Jump to content

EWS1 Requirements


Recommended Posts

Has anyone else had experience of EWS1 requirements ? Apparently there are 10's of thousands of affected home owners around the country. So this is really a heads up as it's been quite a shock for me recently. It's something that's developed from the Grenfell disaster.

Any property with cladding is likely to need an EWS1 certificate (External Wall Safety) in order to sell. Mortgage lenders won't lend without the certificate. If there isn't a certificate leaseholders cannot arrange one. It can only be arranged by the freeholders or the managing agents. It's very, very expensive and there are a limited number of surveyors qualified to carry out this specialised survey, so many properties don't have one rendering them virtually unsaleable.

Initially it affected only properties over 18 meters high but was quickly extended to cover all properties.

My agents told me recently that a flat had just come on the market with them. Normally it would sell for around £185K but the owner was asking £140K for cash buyer.......no EWS1 certificate.

Link to comment
Share on other sites

In view of recent events RL it does not surprise that this certification has been brought in.  Everyone covering their backs I guess but the Freeholders should be the ones who has to have the certificates in place and made available to leaseholders but there again the cost will be passed onto the leaseholder in the long and short term I would imagine.

Link to comment
Share on other sites

As you can imagine, there are many blocks of flats, some built quite recently which have the wrong kind of cladding so they will never get an EWS1 certificate. Therefore, there is no point in paying many £000's for a specialised survey to tell you what you already know or suspect and which will never be accepted by mortgage lenders anyway.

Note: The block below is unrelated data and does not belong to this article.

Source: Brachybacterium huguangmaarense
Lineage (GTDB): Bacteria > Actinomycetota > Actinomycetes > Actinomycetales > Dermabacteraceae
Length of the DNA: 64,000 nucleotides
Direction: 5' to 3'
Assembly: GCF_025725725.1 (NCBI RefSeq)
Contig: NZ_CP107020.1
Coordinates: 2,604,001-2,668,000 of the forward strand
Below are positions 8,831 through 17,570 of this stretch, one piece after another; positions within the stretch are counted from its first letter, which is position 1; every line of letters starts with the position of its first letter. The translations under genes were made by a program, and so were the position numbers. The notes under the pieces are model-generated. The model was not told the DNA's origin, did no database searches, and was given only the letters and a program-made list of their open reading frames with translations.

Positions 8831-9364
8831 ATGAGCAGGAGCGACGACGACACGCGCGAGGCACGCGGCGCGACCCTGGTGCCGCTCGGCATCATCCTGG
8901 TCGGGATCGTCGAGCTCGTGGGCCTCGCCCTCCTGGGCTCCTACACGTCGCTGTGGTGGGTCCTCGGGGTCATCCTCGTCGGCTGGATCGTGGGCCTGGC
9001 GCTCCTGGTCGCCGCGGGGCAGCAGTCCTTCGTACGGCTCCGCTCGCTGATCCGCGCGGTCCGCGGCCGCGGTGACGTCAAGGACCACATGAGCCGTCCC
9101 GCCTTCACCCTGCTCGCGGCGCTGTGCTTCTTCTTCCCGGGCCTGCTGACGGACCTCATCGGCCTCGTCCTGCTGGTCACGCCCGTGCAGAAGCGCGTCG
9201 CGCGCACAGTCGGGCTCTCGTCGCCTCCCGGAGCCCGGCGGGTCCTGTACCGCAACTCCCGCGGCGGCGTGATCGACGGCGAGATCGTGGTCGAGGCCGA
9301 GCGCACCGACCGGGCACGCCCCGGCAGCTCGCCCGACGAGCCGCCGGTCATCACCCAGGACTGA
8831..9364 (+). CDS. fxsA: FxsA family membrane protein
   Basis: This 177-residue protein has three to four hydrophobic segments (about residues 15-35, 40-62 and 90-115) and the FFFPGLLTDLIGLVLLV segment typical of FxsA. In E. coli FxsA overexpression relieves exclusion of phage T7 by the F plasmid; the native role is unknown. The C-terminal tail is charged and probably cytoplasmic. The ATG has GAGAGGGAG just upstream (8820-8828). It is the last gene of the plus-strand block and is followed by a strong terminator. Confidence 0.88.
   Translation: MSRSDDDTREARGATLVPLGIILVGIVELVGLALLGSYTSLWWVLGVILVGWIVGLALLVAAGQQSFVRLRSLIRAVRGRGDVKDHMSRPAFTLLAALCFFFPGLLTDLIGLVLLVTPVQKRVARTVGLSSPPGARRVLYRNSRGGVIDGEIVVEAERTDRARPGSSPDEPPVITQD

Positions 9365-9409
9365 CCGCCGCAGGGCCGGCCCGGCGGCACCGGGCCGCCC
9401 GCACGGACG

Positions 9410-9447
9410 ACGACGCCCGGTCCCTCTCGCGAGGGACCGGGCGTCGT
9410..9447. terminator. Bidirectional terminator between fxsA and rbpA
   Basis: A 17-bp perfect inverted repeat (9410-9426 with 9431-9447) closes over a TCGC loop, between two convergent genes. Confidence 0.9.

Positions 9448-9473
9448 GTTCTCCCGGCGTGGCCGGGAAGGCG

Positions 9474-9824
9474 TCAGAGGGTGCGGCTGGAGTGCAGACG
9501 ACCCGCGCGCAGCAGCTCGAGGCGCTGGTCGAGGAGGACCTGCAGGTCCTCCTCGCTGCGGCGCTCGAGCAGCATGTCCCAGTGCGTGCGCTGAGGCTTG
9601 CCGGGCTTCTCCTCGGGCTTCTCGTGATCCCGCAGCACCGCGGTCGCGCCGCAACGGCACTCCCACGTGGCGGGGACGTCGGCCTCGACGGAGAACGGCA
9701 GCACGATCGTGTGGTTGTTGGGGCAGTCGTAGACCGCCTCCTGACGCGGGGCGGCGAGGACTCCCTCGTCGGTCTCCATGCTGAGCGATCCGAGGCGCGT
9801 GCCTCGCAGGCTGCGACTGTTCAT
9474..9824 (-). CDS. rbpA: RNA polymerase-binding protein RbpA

My heart goes out to those leaseholders who are 'stuck' in properties that they want or need to move from but cant. Hopefully action will be taken in the next couple of years that will help to resolve the issues.

I was very nearly caught up in all of this but feel very fortunate that I was able to find an escape route.

Link to comment
Share on other sites

So does this also effect houses that have had cladding. Around my area it is very common for houses to be cladded in a wood /grain effect cladding in various colours.  I'm unsure what the material is made of though. 

Link to comment
Share on other sites

Yes it applies to all properties now. As far as I know only those with no external cladding will escape scrutiny.

Properties with minimal cladding and an appropriate fire safety report/ certificate may be acceptable to lenders. But......as there are lots of people on this forum who are property investors, I'm just giving you a heads up that if you are persuing the purchase of a property that has cladding.....do check very early in the process that the property has an acceptable fire safety document.

There are some anomolies.......I did read of a block of flats that looked like it was brick built from the outside. It did in fact have a thin outer skin of brick covering the cladding on the outside. So, what looks as something without cladding is just there to trick you. BEWARE.

I guess if the buyers solicitor doesn't ask you if the property was originally built with or currently has cladding.......you aren't going to volunteer the answer. 

Link to comment
Share on other sites

Join the conversation

You can post now and register later. If you have an account, sign in now to post with your account.

Reply to this topic...

×   Pasted as rich text.   Paste as plain text instead

  Only 75 emoji are allowed.

×   Your link has been automatically embedded.   Display as a link instead

×   Your previous content has been restored.   Clear editor

×   You cannot paste images directly. Upload or insert images from URL.

  • Create New...